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Crystalline orientation of ice grains in the snowpack


Fig. 1: The orientation of the c-axis determines the orientation of the ice crystals in the snowpack.

Schneeprofil in der Antarktis

Fig. 2: Snow profile in Antarctica. Photo: Martin Schneebeli, SLF

Dünnschnitt einer antarktischen Schneeprobe

Fig. 3: Thin section of 100 micron thick cut out from Antarctic snow sample. Photo: Neige Calonne, SLF

As in every other crystal, the building blocks of an ice crystal – in this case the water molecules – are arranged in an ordered fashion and follow a crystal lattice. For ice, the crystal lattice is hexagonal. An ice crystal shows two basal faces and six hexagonal faces. In nature, the hexagonal lattice of ice is revealed in fresh snow crystals, which exhibit often a hexagonal shape that can be seen by bare eyes (fig 1.) The axis perpendicular to the basal faces is defined in crystallography as the axe c (fig 1). Thus, whenever interested in the crystalline orientation of an ice crystal within the snowpack, the orientation of this axe c is given by an inclination (from 0° (vertical) to 90° (horizontal)) and an azimuth (from 0° to 360°).

The crystalline orientation of ice grains within the snowpack has been the subject of much interest among snow researchers for a long time. They suspect that it may influence the physical and mechanical properties of snow, and thus impact the compaction of the snowpack for exemple. Until recently, only one study had produced statistically reliable measurements of crystal orientation. This study, based on cold-laboratory experiments, showed that the distribution of the crystalline orientation of ice grains in snow evolves when snow is subjected to temperature gradients. more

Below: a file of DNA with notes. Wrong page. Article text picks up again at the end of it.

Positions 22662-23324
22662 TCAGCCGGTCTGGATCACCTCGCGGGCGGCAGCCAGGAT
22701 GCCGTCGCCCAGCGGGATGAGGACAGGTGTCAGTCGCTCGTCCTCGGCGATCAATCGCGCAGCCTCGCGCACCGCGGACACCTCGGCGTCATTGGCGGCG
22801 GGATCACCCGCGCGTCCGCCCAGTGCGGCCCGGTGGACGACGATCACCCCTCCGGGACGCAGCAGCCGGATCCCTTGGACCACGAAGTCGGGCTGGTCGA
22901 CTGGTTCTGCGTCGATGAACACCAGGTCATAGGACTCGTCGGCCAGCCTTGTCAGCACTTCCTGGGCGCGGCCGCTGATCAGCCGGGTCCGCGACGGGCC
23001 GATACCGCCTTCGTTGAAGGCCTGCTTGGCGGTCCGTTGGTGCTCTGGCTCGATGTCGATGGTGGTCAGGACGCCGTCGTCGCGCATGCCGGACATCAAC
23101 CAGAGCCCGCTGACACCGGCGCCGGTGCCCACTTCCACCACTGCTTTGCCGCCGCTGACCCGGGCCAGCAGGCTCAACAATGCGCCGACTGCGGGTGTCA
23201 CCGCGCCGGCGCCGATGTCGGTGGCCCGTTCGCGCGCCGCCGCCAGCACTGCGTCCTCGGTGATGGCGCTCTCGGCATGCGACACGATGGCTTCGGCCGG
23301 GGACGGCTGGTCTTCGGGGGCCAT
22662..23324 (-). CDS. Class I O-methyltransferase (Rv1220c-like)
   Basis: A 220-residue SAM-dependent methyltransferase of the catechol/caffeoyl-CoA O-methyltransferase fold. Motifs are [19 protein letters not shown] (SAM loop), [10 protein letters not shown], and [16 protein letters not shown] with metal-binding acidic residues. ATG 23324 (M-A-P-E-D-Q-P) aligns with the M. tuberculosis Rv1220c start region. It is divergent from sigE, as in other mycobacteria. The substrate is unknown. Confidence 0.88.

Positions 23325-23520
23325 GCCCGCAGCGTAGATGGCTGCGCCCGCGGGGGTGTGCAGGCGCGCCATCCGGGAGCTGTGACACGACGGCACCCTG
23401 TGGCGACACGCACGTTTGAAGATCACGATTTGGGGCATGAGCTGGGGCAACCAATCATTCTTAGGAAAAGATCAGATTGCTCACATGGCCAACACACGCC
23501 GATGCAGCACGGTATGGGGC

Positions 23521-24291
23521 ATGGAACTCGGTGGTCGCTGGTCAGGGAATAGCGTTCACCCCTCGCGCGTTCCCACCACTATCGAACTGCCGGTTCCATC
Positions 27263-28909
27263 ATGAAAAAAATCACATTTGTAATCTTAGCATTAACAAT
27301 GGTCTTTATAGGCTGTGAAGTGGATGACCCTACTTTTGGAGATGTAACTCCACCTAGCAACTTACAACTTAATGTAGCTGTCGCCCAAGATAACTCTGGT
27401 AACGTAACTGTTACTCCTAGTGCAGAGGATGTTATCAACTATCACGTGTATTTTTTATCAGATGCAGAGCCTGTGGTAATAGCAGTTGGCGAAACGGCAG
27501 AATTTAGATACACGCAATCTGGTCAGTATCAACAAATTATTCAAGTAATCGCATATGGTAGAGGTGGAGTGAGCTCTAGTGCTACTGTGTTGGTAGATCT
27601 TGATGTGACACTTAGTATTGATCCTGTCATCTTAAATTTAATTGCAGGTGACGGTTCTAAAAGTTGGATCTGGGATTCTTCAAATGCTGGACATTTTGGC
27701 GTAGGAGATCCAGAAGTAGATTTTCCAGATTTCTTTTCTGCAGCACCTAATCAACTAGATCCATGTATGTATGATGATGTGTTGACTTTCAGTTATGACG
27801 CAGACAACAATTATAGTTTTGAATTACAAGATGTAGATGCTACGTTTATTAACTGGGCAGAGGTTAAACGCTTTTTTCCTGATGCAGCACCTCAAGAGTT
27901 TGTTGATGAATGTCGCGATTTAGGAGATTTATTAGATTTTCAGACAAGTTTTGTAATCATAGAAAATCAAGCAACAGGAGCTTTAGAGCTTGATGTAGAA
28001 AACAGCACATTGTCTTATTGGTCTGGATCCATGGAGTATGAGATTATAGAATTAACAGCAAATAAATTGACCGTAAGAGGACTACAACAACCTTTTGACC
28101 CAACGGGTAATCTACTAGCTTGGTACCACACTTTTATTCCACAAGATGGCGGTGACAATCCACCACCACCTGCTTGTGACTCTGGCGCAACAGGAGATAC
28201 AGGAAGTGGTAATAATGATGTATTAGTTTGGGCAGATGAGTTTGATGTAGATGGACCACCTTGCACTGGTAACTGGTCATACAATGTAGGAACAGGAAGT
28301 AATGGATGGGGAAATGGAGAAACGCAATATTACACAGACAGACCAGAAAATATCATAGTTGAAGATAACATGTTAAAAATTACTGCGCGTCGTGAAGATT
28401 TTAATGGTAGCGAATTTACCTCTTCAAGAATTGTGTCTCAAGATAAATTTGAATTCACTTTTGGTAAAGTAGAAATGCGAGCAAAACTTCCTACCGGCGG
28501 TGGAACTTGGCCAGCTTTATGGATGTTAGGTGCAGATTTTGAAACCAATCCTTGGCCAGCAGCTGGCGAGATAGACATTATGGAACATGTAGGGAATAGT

Researchers from the SLF and the Laboratory of Glaciology and Geophysics of the Environment (LGGE) in Grenoble have now, for the first time, measured the crystalline orientation of ice grains in a natural snowpack, from samples collected in the field in Antarctica. Their results seem to show a relationship between the evolution of the distribution of the crystalline orientation of snow and the temperature to which this snow has been subjected. At the Concordia station in East Antarctica, snow temperatures at 10 cm below the surface vary between -25 °C in the summer and ‑70° C in the winter. The researchers collected samples at this site continuously from the surface down to a depth of 3 m. Back in Switzerland, they studied the 3D microstructure of these samples (density, specific surface area and pore size) by X-ray tomography. In addition, they have cut almost 80 thin sections of snow from the collected samples (fig 3.), a delicate operation, and analysed them with the Automatic Ice Texture Analyser (AITA), a device that measures the orientation (inclination and azimuth) of the c-axis of each ice grain contained in the analysed thin section with an accuracy of just a few degrees.

Temperature influences the evolution of the distribution of crystalline orientation of ice grains in snow

The results corroborated the experimental findings : when snow is undergoing temperature gradient, not only the microstructure is evolving, but also the distribution of the crystalline orientation of the ice grains. As a consequence, different types of orientation have been observed (the typical ones being isotropic, vertical, or horizontal) within the studied Antarctic snowpack. Because ice has strong anisotropic mechanical properties (non-basal deformation of ice crystals requires a stress at least 60 times larger than that for a basal slip at the same strain rate), it is possible that the mechanical behaviour of a snow layer does not depend only on the microstructure, but might be also influenced by the crystalline orientation of the ice grains.

In Antarctica, these results might be important for the modelling of the snow and firn densification, and open the way to deeper studies on the role of the crystalline orientation of ice grains in snow. The modelling of snow and firn densification is crucial for the dating of the ice cores extracted at depth in the ice sheet and from which paleo-climates can be reconstructed back to several millennia. Beyond Polar Regions, these results are likely to enhance our understanding of snow's mechanical properties.